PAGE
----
Celebrity gardener Jamie Durie has come under fire over his development plans to build a six-storey “family home” in Sydney’s exclusive suburb of Avalon.

The 6 bedroom house is estimated to cost over $3million, as Jamie has submitted an application to tear down 17 native trees to make way for the mansion.

Jamie, an ambassador for Planet Ark’s National Tree day, has applied to have the original 1960s cottage pulled down from the site, to make way for his new design that is “innovative, sympathetic and responsive to the topography of the site”.

Northern Beaches Council was inundated with complaints and objections from furious locals and organisations, including the Pittwater Natural Heritage Association and the Avalon Preservation Association, to prevent the trees from being removed.

Views from the original 1960s cottage. Image credit: DA Application Documents

Durie told The Daily Telegraph that there had been a “gross misunderstanding” in his application, saying 5 of the trees would need to be removed regardless of his plans according to the arborist’s report.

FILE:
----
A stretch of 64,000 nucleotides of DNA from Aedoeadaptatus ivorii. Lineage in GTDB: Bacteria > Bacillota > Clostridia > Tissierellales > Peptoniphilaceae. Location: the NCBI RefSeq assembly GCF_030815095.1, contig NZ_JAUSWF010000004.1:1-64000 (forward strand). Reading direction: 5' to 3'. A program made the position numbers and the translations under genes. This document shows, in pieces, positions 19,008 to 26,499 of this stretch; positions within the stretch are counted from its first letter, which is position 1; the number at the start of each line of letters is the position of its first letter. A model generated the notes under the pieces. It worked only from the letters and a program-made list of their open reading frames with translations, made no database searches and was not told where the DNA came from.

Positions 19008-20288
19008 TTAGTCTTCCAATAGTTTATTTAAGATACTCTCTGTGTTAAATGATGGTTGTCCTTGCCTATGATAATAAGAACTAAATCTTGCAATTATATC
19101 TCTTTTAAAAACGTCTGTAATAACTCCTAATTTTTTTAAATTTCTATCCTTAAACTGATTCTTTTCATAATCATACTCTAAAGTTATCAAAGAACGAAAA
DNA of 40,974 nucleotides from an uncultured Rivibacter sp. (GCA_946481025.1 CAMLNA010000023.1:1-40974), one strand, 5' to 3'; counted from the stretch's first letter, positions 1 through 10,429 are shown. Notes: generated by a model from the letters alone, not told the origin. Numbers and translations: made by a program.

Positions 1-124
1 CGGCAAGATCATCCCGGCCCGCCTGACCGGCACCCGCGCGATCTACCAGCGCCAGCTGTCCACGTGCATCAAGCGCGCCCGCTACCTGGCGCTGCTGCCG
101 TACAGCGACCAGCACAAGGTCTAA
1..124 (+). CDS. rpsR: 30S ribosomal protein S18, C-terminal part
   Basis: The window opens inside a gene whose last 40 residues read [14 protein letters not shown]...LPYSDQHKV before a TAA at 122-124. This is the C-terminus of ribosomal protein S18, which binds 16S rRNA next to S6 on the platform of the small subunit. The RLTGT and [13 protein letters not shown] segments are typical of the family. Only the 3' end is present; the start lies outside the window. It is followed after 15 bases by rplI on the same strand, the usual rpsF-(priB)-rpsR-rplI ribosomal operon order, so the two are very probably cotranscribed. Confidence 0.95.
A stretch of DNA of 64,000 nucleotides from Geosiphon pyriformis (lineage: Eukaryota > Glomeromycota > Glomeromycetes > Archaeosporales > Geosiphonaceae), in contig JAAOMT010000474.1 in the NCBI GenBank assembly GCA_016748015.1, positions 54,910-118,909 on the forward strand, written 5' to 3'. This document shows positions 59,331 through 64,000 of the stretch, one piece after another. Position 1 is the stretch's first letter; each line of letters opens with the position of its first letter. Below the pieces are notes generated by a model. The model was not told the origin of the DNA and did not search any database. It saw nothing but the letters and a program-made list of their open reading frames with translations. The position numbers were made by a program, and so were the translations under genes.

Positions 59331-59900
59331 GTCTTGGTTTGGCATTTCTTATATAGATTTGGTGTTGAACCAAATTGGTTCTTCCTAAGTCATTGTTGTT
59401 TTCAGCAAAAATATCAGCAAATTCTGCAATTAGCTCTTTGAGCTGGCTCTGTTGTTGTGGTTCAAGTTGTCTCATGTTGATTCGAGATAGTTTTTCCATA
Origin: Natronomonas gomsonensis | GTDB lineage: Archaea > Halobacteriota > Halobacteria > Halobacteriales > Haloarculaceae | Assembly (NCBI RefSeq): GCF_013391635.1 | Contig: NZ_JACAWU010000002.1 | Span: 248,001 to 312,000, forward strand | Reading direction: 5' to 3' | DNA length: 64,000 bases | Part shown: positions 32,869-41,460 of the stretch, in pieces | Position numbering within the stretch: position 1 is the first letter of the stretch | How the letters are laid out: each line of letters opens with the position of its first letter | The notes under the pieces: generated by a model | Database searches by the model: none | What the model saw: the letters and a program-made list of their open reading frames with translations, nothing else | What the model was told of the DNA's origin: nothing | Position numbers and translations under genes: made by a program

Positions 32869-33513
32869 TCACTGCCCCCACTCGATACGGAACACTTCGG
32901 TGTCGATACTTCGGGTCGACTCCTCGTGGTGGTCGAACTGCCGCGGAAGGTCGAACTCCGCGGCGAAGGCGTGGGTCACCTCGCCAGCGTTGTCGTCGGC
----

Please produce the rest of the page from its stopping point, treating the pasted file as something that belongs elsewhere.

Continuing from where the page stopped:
Jamie said, “The amendments to the design reduce the footprint and preserve additional native trees.”

Despite his amendments, the development application was still met with strong opposition on the local council’s website.

“If this is a ‘family home’ then homes have certainly blown-out when compared to the modest homes that have until now sustained our fragile ecosystem in Pittwater,” one objector wrote.

Neighbour to the property and former acting judge of the Land and Environment Court John Sheehan, wrote in his objection that the application was “fatally flawed” is “likely to have serious and irreversible impacts on biodiversity values”.

Some neighbours are concerned about the development’s affect on trees on their own sites, and how it will impact local wildlife.

The area has been designated one of special significance listed by the Office of Environment and Heritage as an endangered ecological community.

Avalon Preservation Association’s Peter Mayman said it “would overwhelm its environmentally sensitive block” and could threaten “riparian and foreshore vegetation and wildlife corridors”.

Despite growing concerns from ecological organisations, Jamie claims his plans would “not significantly impact” the native flora and fauna of the proposed site.

He said, “We are passionate when it comes to creating a native habitat and as a qualified horticulturalist and (landscape architect)…we are well positioned to do so.”

Image credits: Getty Images / DA Application Documents

This article first appeared on Over60.